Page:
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When I started making this cake I thought I would be coming out with a delicious recipe. But despite recipe testing, due to the various trials and errors I faced, I ended up mostly writing about what not to do when baking a cake.

As my chef friend Fathun said ‘Cheffing or being a cook is about fixing disasters too, as you have learnt from Masterchef’. I had Fathun’s help throughout this cake-making process. I can say Fathun is one of the people who is most enthusiastic and supportive of my cooking adventures. She’s always excited about new ideas I have and we both have so much fun planning dinners together. We both tend to go over-board when planning these said dinners, and a simple catching up meal will almost end up with a main, sides and dessert.

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Doughnut Time

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Galaxy Doughnuts

I love doughnuts, but I hate frying things. So when I saw that I could make baked doughnuts with a doughnut tray I went on a hunt for one. It was actually quite hard to find it and stumbled on it completely by accident. I was shopping with a little friend E that day and the 6 year old was almost excited at the prospect of me buying it. Since E wanted to make it with me (she didn’t even want me to just make it for her, she wanted to help) I made sure to invite her to come help me decorate the doughnuts.

We decided to try and do galaxy doughnuts and they were so cool! E was very excited to help and she came up with different colour combinations. We had a lot of fun mixing colours, dunking the doughnuts into the glaze and licking the glaze off our fingers.

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Doughnut glaze
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Galaxy doughnuts mixed colours

It was an interesting experience giving E free reign to decorate. I had certain ideas about what I wanted, but E too, had ideas about what she wanted. I think she was more eager to just try new things. I had set colours I wanted to use, but E wanted to try a little bit of everything and the colours turned out great! To be honest, I hadn’t even thought about putting the chocolate sprinkles on the galaxy doughnuts. I thought E would put them on a plain white one or a single coloured one. My mind was fixed on the Instagram pictures I had seen, but E was too happy to play with the chocolate sprinkles in new ways. A learning experience from E; letting myself have fun and experiment, rather than stick to what I know.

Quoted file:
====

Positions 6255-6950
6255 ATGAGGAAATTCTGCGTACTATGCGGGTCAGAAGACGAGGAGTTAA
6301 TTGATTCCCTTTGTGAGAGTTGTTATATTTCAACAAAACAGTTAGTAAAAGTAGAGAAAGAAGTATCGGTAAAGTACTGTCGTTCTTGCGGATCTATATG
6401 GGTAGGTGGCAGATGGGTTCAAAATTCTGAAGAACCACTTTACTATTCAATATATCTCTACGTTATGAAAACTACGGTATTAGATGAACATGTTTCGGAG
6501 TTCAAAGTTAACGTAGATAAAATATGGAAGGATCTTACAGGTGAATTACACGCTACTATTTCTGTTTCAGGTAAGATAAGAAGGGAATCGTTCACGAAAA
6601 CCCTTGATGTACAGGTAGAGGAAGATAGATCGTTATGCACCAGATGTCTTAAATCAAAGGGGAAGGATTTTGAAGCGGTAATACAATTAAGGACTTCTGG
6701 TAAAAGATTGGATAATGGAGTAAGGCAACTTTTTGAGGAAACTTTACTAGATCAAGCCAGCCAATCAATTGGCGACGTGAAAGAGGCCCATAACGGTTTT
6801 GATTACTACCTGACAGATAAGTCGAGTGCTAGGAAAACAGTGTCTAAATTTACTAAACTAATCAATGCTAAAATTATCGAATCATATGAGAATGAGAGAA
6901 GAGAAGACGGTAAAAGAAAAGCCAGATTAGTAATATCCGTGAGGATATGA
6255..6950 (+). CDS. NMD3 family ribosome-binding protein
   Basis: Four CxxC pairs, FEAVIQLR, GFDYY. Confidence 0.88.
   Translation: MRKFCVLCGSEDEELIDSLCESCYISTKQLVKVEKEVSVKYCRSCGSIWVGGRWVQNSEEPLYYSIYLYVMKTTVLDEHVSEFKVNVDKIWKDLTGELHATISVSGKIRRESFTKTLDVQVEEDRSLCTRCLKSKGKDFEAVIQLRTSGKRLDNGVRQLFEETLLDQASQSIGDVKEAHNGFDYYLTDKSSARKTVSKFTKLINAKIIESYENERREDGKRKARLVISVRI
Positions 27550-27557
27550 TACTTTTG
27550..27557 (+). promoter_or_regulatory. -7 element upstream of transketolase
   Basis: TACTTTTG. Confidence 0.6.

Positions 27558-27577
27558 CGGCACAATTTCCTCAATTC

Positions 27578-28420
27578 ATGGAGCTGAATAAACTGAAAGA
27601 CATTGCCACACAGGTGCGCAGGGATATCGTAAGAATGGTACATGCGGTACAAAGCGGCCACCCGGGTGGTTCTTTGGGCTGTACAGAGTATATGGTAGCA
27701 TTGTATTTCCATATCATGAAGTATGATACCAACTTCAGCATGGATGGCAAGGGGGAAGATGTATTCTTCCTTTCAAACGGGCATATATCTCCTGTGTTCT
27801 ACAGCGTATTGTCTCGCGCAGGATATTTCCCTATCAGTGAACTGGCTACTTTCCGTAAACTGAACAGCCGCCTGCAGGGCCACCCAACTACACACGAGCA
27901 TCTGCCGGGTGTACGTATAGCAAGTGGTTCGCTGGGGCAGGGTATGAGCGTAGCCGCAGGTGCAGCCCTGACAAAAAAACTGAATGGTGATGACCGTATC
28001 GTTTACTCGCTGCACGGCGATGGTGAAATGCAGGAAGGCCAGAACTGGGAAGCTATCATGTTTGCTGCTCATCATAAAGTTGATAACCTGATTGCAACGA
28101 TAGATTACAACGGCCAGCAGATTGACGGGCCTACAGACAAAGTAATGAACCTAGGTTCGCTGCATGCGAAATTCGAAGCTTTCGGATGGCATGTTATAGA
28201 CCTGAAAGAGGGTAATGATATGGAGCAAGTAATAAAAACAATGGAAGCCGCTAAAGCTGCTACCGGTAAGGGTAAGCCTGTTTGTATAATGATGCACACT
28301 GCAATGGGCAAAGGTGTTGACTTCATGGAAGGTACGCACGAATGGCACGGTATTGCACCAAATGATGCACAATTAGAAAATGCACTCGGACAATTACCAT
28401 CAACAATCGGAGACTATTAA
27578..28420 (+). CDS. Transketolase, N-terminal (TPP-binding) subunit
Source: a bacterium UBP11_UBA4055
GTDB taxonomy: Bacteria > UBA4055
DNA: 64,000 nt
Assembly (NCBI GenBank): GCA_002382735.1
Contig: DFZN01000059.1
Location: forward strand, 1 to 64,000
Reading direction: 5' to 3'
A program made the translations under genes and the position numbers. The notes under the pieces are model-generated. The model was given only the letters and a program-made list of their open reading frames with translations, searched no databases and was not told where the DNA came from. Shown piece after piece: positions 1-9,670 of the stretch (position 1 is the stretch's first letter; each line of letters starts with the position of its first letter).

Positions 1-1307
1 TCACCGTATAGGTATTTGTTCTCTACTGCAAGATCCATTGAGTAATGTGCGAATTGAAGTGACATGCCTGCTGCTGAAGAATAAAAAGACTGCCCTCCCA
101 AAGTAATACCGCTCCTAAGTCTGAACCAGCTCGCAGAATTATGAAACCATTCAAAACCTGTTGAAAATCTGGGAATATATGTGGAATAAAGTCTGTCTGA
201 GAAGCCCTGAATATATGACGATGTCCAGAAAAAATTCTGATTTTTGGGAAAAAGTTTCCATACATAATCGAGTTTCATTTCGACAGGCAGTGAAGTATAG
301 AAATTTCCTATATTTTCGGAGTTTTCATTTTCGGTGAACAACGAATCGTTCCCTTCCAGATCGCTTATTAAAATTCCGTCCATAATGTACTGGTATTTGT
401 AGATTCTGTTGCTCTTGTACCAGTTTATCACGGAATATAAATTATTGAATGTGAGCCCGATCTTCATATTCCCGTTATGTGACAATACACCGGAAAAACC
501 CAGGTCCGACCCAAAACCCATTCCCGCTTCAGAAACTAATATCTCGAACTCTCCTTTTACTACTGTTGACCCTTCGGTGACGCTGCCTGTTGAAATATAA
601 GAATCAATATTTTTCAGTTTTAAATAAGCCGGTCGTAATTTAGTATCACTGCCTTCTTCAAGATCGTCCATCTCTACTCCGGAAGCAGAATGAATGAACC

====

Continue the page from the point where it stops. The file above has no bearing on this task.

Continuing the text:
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I made 7 doughnuts using this recipe.

Ingredients:
Doughnuts:
– 1 cup flour
– 1 teaspoon baking powder
– 1/4 teaspoon bicarbonate soda
– 1/2 teaspoon salt
– 1 egg
– 65 grams brown sugar
– 1/2 cup milk
– 1/4 cup plain yoghurt
– 30 gram butter
– 100 gram dark chocolate

Vanilla glaze:
– 1 and 1/2 cup icing sugar, sifted
– 1 teaspoon vanilla extract
– 2-3 tablespoon milk
– Food colouring and sprinkles to decorate

Method:

  1. Pre-heat the oven to 170 degrees (150 degrees in fan-forced oven). Grease a doughnut pan.
  2. Break chocolate into small pieces and place in a heatproof bowl with butter. Sit over a saucepan of barely simmering water, until the mixture is melted and smooth (stirring occasionally). Keep a close eye on the mixture, you don’t want the chocolate to burn!
  3. Remove the chocolate mixture from the heat and leave it to cool.
  4. Mix the flour, baking soda, bicarb, salt and sugar in a seperate bowl.
  5. Mix the egg into the chocolate mixture and whisk until smooth. The mixture will seize up, but don’t worry, it’ll become nice and smooth when you keep whisking. Add the milk and yoghurt and whisk until smooth.
  6. Make a well in the dry ingredients and add the chocolate mixture. Stir it until it’s just mixed. Don’t worry if the batter is thick, we want the doughnuts to be a bit doughy.
  7. Spoon the batter into the prepared pan. Alternatively, what I did was to put the batter in the piping bag (a makeshift one with a ziplock bag and cutting the corner) and piped it into the doughnut holes.
  8. Bake in oven for 8-10 minutes. Allow to cool in pan for about 5 minutes and then transfer to wire rack. You can store these in an air-tight container for up to 3 days.
  9. Make the glaze. Mix all ingredients in a bowl and whisk till smooth. Add more milk if you think the mixture is too thick. Dip the cooled doughnuts into the glaze and top with sprinkles.

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Happy eating!

 

4 weeks: 5 pavlovass

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Pavlova with lemon curd, cream and berries

As soon as I told my friends and family I was heading to Maldives for holidays, I was greeted by multiple requests for pavlova. In fact, I made more pavlovas in that month than I had in a year!

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Making pavlovas was certainly an adventure. I have a fond memory for each and every pavlova I have made. When I made a pavlova with my younger siblings at my Dad’s place, I had to beat the egg whites with just one beater in the electric hand mixer. The kids’ enthusiasm to help me out made up for the missing beater though.